Using a P/E ratio is particularly useful when comparing one stock against another. If a stock is trading at a very high P/E of 50 or more, it could be a sign that it’s overvalued. However, this can be skewed if a company is coming off a bad quarter where its profits were low. It’s always important to consider the context. And comparing different types of industries may not be helpful, either. A bank stock that is relatively stable and that may not achieve much growth will trade at a much lower P/E than a high-growth tech stock where its sales are climbing by 50% or more.

## How to use this calculator

I wanted to create a calculator that could be useful for setting up alerts. For instance, if a stock is trading at a P/E of 50 and you want to set up an alert for when it falls to a lower multiple. You can use the What-if analysis section to plug in the P/E that you want to buy it at. It will then tell you the price it will have to fall to or the EPS that it will need to rise to.

You could also use it as a simple P/E calculator. While many financial websites may give you a P/E number they won’t always update quickly, like when a company reports its earnings. If you know what the new P/E is, you can plug it into the calculator. You can also do a what-if analysis to see what the ratio will be if earnings rises or falls to a certain number.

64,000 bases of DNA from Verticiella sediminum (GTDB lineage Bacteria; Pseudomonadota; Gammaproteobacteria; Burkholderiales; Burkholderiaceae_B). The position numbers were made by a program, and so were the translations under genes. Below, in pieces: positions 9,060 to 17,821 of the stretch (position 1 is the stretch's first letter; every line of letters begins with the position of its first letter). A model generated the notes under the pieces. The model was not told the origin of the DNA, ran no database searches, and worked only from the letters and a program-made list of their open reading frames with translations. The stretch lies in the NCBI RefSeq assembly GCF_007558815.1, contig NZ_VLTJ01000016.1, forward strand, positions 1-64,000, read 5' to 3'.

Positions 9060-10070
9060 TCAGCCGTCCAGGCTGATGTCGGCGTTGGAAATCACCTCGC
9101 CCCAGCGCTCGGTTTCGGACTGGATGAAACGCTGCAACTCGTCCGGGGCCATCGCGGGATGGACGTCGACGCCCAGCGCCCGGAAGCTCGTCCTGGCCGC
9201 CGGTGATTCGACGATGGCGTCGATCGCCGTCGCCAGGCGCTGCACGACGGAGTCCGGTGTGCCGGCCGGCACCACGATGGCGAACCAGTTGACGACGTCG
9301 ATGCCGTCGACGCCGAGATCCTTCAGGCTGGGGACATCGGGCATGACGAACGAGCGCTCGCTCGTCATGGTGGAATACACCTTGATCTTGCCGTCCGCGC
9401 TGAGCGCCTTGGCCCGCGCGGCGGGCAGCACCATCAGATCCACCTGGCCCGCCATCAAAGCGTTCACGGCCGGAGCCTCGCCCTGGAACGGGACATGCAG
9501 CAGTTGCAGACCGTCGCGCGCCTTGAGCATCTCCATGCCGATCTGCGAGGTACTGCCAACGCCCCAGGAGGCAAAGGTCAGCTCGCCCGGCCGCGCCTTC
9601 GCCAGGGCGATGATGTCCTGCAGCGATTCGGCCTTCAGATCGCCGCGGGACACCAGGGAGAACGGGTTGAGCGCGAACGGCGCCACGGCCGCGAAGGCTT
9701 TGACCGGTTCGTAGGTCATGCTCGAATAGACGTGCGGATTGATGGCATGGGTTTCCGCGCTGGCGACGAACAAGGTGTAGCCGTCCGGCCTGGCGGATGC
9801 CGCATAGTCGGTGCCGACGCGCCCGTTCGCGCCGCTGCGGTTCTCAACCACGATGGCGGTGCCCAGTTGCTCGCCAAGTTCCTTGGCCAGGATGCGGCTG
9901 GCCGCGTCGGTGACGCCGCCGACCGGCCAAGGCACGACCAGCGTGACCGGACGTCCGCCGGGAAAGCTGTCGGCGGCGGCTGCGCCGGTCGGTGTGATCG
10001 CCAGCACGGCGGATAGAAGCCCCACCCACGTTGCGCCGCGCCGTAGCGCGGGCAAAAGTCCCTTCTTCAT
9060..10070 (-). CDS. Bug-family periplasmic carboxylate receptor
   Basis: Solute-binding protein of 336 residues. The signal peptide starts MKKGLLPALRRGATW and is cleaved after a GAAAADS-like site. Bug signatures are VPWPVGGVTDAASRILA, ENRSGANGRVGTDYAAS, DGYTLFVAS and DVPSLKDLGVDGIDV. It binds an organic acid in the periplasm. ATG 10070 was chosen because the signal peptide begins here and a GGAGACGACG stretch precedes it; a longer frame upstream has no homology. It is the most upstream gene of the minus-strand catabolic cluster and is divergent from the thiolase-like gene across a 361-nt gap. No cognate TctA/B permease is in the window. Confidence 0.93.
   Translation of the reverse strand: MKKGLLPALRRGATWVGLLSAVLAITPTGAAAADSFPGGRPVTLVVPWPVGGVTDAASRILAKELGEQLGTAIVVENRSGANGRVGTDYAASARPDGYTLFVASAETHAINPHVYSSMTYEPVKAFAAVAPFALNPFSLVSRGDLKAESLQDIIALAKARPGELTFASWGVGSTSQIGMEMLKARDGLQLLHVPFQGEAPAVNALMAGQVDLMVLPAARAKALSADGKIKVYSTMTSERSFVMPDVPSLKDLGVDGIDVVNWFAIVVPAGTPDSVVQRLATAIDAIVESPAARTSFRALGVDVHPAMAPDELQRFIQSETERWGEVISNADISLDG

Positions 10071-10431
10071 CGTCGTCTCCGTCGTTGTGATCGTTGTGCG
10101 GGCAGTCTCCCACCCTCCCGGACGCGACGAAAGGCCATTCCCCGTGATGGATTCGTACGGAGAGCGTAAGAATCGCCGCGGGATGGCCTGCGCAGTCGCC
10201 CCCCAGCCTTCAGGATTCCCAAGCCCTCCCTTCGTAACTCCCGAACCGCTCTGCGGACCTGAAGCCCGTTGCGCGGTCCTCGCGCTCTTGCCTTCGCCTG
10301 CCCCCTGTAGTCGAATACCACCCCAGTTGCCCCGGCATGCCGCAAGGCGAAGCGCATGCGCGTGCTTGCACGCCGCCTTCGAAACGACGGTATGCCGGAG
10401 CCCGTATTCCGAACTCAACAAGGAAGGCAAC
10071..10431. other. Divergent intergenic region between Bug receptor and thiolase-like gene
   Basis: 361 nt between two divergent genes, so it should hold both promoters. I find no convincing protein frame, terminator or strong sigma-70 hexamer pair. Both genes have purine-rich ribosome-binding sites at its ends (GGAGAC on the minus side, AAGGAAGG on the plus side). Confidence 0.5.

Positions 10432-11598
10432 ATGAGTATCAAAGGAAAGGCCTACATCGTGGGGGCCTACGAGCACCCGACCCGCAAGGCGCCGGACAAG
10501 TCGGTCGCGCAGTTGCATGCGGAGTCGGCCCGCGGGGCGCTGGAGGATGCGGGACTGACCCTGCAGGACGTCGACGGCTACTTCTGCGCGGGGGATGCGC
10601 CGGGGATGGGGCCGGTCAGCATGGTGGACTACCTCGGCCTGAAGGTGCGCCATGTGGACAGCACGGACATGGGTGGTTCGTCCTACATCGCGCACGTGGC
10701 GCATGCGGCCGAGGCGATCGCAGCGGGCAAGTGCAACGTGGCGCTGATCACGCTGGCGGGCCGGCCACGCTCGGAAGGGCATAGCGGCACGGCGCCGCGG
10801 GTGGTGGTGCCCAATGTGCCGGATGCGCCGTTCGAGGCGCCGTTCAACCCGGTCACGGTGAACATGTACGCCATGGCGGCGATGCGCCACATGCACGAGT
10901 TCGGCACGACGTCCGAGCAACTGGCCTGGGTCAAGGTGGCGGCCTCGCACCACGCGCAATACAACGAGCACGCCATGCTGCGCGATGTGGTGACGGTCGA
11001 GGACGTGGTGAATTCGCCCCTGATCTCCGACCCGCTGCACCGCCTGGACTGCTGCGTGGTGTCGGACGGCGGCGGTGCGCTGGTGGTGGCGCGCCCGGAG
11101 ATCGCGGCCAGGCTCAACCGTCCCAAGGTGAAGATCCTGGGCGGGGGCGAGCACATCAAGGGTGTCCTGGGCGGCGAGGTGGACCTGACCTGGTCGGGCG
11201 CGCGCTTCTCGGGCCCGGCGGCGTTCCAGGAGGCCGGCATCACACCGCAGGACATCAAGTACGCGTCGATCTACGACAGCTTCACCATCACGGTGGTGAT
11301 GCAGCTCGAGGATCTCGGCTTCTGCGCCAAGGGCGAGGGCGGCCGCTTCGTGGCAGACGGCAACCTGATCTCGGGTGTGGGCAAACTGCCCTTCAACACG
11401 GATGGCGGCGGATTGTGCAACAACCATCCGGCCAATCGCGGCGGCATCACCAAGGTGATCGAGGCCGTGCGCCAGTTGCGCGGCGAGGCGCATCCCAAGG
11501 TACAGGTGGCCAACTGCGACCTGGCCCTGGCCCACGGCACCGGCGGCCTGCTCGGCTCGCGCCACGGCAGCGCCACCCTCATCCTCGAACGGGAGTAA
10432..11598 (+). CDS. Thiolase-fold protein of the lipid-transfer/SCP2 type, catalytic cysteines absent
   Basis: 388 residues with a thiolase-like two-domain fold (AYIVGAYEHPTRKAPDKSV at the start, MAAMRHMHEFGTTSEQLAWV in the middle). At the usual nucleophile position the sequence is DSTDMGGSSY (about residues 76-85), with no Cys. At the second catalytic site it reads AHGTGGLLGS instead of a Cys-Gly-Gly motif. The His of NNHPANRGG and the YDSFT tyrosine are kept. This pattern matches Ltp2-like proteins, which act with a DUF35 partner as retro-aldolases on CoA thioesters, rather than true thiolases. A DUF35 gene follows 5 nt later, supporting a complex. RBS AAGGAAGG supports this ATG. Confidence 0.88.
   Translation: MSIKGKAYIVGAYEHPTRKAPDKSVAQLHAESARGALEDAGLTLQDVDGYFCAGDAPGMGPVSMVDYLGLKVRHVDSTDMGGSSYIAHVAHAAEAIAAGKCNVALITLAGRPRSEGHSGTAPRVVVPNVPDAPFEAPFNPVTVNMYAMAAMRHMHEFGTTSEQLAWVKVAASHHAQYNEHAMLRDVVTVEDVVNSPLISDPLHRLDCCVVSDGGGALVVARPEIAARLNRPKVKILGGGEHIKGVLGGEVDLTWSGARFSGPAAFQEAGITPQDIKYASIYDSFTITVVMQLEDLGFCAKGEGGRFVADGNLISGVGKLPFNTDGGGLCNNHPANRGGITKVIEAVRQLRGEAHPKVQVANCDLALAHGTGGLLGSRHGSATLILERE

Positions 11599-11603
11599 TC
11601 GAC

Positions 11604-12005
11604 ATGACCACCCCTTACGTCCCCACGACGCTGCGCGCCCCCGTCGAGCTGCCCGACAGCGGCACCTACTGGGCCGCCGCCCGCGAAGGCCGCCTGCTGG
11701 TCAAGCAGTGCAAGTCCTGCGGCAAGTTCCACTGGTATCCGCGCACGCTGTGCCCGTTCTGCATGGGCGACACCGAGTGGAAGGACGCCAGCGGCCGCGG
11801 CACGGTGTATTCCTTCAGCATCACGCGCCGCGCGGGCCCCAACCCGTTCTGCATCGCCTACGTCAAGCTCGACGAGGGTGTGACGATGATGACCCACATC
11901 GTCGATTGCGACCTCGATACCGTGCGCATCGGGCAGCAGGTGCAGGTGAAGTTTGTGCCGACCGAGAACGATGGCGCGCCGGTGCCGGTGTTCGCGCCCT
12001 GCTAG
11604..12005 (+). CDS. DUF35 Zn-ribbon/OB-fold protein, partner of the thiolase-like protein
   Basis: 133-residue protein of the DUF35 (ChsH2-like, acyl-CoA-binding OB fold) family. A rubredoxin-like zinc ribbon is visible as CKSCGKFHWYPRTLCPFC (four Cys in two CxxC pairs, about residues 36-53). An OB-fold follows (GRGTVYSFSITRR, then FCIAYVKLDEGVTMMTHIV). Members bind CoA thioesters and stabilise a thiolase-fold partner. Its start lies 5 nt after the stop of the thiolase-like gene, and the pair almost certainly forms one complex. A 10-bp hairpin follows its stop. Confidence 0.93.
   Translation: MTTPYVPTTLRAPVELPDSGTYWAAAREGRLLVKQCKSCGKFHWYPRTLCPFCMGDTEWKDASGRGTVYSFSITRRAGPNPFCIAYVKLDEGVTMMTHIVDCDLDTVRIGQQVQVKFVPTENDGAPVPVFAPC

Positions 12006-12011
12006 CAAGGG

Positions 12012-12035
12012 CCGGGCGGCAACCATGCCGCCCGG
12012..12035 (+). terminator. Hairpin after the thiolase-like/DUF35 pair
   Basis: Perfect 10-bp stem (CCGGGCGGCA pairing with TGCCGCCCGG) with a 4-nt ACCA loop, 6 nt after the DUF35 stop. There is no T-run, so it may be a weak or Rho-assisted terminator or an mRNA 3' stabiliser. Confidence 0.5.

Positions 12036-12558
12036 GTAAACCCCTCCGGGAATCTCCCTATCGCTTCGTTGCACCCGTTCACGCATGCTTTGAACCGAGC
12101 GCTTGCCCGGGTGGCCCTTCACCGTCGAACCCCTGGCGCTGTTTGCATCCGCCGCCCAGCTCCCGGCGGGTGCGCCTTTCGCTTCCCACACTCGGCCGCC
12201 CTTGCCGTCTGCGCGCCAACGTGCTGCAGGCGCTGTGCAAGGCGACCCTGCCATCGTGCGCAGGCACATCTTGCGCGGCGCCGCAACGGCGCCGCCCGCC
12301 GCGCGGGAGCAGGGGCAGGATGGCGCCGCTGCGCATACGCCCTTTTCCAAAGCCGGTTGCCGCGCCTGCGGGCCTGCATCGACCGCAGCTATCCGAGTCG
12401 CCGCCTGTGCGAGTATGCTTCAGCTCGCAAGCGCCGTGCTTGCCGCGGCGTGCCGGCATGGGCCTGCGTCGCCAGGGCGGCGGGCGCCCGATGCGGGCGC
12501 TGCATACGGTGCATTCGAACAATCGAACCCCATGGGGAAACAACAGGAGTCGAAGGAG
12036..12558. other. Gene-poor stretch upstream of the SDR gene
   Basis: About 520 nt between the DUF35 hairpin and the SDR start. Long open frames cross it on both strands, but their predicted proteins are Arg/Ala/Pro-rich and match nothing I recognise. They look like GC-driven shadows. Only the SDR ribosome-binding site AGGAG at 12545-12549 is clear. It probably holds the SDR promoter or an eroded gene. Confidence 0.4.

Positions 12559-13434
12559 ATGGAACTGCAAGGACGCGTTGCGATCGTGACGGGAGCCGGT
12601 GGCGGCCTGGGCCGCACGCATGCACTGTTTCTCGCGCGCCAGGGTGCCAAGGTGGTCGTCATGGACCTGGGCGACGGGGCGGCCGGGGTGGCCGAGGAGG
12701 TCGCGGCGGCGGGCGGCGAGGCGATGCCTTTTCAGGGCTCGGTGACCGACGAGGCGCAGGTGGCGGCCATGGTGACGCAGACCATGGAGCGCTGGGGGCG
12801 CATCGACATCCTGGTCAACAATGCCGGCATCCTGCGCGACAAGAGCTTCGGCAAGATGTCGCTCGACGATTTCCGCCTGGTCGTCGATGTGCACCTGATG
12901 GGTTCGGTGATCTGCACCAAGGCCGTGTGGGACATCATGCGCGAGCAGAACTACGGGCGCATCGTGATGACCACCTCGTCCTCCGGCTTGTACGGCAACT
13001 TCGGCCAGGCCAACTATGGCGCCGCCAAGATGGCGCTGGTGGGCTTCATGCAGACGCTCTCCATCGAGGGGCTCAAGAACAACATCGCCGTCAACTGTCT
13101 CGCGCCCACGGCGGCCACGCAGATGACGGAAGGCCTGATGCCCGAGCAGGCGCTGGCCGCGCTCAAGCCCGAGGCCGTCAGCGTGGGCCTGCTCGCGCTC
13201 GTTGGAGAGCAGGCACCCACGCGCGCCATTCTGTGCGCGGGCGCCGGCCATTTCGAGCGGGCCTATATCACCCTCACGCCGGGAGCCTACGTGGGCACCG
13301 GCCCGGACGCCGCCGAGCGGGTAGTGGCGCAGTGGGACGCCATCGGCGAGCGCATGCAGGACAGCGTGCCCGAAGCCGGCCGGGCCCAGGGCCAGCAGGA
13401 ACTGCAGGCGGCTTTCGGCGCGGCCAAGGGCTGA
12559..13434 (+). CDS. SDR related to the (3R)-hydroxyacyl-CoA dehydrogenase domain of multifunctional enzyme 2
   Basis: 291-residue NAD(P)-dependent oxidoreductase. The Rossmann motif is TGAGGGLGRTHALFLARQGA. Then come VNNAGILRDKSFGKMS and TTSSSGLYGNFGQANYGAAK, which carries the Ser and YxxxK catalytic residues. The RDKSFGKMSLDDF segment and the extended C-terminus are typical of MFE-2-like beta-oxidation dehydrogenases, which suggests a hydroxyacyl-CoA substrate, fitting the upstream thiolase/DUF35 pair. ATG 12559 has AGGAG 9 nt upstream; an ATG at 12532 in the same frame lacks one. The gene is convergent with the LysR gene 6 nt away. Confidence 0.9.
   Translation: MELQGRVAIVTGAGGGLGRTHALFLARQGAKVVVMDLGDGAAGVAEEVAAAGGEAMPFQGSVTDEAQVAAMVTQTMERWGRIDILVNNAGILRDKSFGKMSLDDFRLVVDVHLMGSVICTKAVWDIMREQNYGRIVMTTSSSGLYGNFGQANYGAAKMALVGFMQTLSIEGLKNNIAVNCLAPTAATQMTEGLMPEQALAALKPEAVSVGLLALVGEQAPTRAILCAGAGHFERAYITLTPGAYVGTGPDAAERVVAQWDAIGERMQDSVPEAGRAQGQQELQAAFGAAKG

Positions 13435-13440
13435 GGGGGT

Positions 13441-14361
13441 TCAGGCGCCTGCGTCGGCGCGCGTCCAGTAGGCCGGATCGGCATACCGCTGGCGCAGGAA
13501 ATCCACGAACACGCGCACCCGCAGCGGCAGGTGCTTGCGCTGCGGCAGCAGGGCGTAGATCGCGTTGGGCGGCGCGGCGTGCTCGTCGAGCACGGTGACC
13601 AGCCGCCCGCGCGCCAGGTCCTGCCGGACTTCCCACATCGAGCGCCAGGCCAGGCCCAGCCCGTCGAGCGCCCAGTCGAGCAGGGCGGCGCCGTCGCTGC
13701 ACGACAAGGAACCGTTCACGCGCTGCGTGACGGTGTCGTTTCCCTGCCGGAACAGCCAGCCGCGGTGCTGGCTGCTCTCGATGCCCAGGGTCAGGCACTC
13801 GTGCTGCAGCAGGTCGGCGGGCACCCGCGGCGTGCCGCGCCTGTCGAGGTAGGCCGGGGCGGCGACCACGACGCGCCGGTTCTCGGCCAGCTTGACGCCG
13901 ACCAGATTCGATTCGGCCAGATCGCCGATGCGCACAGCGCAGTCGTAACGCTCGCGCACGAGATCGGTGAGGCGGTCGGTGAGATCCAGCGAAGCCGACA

To enter data into this calculator, you’ll want to start from the top and work your way down. Enter the price and EPS first and then make your selections in the what-if analysis. If you go straight to the what-if analysis then the calculation won’t be correct. As you’re entering data and tabbing over, the formulas will automatically update. Hitting enter after entering in a number will also update the calculation.

Another calculator you may want to try is the average down calculator, which can help you determine how many more shares you’ll need to buy to get your average price down to a specified amount.

If you liked this post on the price to earnings ratio calculator, please give this site a like on Facebook and also be sure to check out some of the many templates that we have available for download. You can also follow us on Twitter and YouTube.

\$

per

## How this calculator works

The money spent calculator can help you determine how much a daily, weekly, or monthly recurring expense costs over the course of a year. Simply enter the dollar amount using the slider above and select how frequently you make that purchase. Then, you’ll be given a spending summary by month and by year.

And just for fun, it’ll tell you what that annual spend could’ve translated to if you bought milk, coffee, or toilet paper instead. These numbers are just estimates and will obviously vary by location but they can help illustrate the size of the expense using common items.

If you liked this money spent calculator, please give this site a like on Facebook and also be sure to check out some of the many templates that we have available for download. You can also follow us on Twitter and YouTube.

50

per

## How this calculator works